Guest posting contributed by Jill Breitbarth in memory of Juana Maria Martinez. Jill says: “I hope others who knew her will see this and add their own memories.”
When I was six-years-old until seven months beyond my twelfth birthday, Juanita Martinez was my other mother, my confidante, and my mentor. Her mothering was not tied up in a complex family legacy of guilt, projection, and survival at all costs: she loved me as clearly as the Caribbean water in the shallows near our home. She showed me how, even with firm tones, guidance could be a kind offering. Juanita also showed me how laughter and sympathy go hand-in-hand; how the very poor people in the barrios created communities tight and whole; and how important it is to respect one another. The love she gave me was total.
Juanita grew up in Guigue, where, I can imagine, she cared deeply for those around her and yet looked beyond the town toward a bigger world. She came to work “for” us in Valencia as part of her journey up and out. Juanita turned her work into a communal offering as she touched each one of us and became a part or our family. We were brought closer through Juanita’s presence, even as she urged us to be and relish our separate selves. My sister, my mother, my father, and I loved her without hesitation. We all felt lucky that she wanted to be with us when we moved from Venezuela to Connecticut.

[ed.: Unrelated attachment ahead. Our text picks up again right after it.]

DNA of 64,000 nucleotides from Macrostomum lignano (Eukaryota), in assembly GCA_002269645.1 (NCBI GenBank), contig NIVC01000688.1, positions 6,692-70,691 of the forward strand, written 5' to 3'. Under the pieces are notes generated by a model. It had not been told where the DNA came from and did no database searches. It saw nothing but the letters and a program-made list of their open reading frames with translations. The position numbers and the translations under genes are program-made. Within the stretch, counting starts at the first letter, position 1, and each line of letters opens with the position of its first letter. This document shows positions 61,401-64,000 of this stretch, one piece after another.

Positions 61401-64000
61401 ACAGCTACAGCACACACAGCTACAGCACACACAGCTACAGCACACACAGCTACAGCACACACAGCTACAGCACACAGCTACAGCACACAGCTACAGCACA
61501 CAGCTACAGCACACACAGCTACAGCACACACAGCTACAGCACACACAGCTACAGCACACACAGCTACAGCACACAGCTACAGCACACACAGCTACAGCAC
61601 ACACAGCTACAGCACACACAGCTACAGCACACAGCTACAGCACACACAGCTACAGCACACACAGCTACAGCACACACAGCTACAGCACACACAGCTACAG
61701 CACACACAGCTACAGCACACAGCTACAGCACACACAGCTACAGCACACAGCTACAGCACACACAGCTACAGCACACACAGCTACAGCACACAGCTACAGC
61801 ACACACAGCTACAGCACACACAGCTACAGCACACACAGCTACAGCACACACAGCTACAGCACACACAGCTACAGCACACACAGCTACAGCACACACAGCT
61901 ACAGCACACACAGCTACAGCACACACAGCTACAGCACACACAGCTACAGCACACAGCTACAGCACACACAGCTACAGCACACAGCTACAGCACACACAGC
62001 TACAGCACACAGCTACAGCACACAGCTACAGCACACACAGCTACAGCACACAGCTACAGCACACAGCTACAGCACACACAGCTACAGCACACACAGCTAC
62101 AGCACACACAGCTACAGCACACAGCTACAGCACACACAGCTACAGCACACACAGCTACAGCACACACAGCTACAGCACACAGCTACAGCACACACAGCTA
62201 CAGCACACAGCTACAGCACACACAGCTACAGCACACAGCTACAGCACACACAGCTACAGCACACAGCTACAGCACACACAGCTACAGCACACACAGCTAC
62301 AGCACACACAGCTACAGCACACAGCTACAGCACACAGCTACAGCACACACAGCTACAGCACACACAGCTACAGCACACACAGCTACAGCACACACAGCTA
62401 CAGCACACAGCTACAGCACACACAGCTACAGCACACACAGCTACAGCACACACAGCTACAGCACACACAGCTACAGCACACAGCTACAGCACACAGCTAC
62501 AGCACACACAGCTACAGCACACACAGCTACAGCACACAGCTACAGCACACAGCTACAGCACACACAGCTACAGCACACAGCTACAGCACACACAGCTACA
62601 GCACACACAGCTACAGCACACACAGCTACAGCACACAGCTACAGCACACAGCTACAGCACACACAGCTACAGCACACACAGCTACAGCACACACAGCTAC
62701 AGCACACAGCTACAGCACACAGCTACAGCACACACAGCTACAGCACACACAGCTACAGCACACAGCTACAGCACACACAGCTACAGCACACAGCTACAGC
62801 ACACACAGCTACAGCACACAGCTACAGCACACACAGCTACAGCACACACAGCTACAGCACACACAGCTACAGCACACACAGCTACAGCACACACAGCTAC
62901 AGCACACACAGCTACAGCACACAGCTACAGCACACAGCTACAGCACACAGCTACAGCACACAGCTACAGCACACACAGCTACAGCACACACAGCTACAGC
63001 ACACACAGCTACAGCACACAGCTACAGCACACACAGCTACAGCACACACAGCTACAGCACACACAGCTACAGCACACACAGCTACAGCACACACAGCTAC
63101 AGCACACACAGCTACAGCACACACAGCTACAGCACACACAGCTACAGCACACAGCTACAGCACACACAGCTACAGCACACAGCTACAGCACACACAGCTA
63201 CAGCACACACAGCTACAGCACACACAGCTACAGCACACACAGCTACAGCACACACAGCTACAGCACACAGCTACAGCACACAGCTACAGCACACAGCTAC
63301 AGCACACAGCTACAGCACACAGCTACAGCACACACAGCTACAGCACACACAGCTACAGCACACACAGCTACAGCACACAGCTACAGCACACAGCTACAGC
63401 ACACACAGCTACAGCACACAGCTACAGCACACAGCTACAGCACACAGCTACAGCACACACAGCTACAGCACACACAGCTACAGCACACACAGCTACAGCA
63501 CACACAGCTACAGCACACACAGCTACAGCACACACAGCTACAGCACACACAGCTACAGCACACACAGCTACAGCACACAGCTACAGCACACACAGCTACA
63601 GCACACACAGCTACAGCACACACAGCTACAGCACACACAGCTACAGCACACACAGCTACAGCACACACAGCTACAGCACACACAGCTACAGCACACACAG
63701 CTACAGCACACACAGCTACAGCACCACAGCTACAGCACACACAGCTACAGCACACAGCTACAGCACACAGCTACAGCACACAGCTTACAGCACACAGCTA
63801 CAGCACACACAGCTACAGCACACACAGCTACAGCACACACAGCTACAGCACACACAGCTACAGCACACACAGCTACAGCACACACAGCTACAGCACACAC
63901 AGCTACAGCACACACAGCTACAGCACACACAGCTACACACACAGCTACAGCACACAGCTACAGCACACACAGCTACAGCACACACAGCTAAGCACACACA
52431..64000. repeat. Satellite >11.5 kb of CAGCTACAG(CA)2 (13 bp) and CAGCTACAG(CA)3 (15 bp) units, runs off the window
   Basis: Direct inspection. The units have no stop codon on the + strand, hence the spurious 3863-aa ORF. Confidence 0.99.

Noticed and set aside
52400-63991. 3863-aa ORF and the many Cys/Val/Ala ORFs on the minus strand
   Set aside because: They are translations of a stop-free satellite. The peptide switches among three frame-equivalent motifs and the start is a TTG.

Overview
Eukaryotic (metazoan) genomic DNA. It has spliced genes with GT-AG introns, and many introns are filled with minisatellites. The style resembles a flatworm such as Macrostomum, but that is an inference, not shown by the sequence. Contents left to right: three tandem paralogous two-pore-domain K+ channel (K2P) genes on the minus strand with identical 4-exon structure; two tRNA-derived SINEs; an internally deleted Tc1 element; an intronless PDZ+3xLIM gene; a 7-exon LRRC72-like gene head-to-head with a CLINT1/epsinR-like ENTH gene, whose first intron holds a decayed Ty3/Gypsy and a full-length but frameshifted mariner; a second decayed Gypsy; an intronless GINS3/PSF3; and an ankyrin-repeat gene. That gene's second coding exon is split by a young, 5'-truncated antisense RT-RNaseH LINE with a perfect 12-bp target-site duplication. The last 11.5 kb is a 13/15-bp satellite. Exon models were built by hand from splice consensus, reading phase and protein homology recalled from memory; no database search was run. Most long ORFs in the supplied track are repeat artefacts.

After two years, Juanita had a good hold on the United States. She enjoyed many new friends, learned English in a more rigorous way, and found someone to marry. For the first time since she had left, this very bright, funny, affianced, loving, and serious woman was returning to Venezuela to be with her family on Christmas. I watched her pack her suitcase with clothes and gifts to take to her Guigue home. I already missed her when she tickled me and reminded me to wash my hands before every meal. I was a melancholy girl who sensed the poignant very early on. That night-before moment turned out to be the one that didn’t flow into others. It is stuck in my memory, always, just this way.
When Juanita was killed on Pan Am flight 217, something stopped inside of me for many years but something also began. Her gift to me was a steadiness of love I could fully feel and pass on to others. After 44 years, “passing on” has taken a whole new meaning almost entirely because of Juanita. To this day, I sense her and hold onto her: my other mother, my mentor, and my guiding friend.